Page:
I have been thinking about a post like this for a while. Regular readers will know that I don’t always have something to say. I know that the blog is supposed to be about boats but my family is a huge part of my life and the short of it is I like sharing that joy. But today I will pick a selection of boats pics from my large library and post them here. I will add some comments to each photo and maybe give you some insights into thoughts I have about the boat that you would not normally see published. We’ll see how it goes.
This first photo shows the C54 ketch built in Taiwan at Ta Chiao Shipyards. I was 28 years old when I did this design. Imagine that. I wanted very badly to make my name as a yacht designer. I was contacted by a Long Beach high school shop teacher, John Edwards. He had seen a design of mine published and he liked it. He wanted me to design a big ketch that could be built in Taiwan. Taiwan? I didn’t even know where Taiwan was at the time. But I was broke, uncertain with my present job and I wanted a way out to work on my own so I jumped at the chance. I charged Edwards $750 for the design and a $350 per boat royalty. Boy I was really going for the gold! I had not a clue what I was doing in terms of design fees. But I started in on producing the design for a 47’er.
Edwards made a trip to Taiwan with my drawings and came back and said the price was even better than he had anticipated so we could make the boat bigger, 54′. I said fine not even thinking to add some money to the design fee for the big change. Keep in mind I was 28. I really did not know much about yacht design despite having been immersed in it since I was 15 years old. I had studied and studied but there are so many little things to know that you have to become deeply professionally involved in to reach the place where you can truly learn yacht design. But with the limited experience I had I managed to produce a handsome ketch.
When I look at this old drawing today I see love. I see a rough kid in love with his work and trying very hard to produce a high quality design product. Of course it isn’t “high quality” I didn’t know enough at the time to reach that level. But I sure as hell tried. I enlisted the help of veteran designer Ted Brewer to help me with the structural elements of the design. I think Ted charged me $150 for his time. Generous. Ted in one letter referred to me as a “yacht designer”. Up until that time I had written “boat designer” in my title blocks. I did not think I qualified yet to call myself a “yacht designer”. But Ted called me a yacht designer and he should know so just maybe I am a yacht designer. I began to write “yacht designer” after my name.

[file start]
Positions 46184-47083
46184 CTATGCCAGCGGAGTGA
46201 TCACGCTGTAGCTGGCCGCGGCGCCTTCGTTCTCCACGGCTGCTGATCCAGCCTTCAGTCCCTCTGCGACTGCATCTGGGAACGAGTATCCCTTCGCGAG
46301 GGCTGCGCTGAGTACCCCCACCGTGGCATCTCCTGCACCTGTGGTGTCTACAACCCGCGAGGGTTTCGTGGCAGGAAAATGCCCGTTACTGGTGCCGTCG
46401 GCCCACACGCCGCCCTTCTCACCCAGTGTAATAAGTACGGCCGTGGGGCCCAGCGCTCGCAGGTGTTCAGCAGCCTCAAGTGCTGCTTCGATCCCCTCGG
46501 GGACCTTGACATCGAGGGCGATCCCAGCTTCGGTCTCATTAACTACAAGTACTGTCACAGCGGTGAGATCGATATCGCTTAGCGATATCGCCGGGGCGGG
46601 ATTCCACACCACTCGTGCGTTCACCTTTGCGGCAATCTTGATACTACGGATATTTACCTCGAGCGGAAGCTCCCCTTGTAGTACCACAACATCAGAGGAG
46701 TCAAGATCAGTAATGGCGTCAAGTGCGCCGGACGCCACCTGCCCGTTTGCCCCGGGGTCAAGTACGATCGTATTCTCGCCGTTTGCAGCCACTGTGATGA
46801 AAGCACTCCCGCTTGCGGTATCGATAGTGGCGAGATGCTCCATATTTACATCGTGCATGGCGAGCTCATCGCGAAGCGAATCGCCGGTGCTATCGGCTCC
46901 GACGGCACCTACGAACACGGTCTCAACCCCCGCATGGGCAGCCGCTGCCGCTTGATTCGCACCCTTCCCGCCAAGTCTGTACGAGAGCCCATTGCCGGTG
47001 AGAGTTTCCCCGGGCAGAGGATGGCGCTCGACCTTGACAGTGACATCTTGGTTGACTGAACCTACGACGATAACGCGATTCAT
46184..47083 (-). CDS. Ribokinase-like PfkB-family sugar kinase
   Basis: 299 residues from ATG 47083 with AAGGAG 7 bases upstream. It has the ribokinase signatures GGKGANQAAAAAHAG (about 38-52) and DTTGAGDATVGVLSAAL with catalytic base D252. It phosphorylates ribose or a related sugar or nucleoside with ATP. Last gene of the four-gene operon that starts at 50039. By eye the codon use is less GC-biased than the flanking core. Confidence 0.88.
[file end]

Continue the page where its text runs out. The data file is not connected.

In no time at all the boat was being built. Then something strange happened. C.T. Chen, the eldest of the Chen brothers who owned the yard, contacted me and said there was a legal dispute with Edwards, the first of many problems Edwards had in Taiwan. He went on to found the Hans Christian line.. C.T. asked me how much I had been paid for the design. I explained that I had received $350 and another $350 was due when the first boat was finished. C.T. asked me who owned the design at this stage. I said I still owned it until the final; $350 had been paid. C.T.asked, if he paid it would he own the design. Being very, very naive legally I said yes. A week later I received a check from C.T. for $750. The design was now his. He used my letter in court to gain control of the project for Ta Chaio.With my huge check I went straight out into the Boston winter and bought a warm coat. I was living in Boston at that time working for Dick Carter.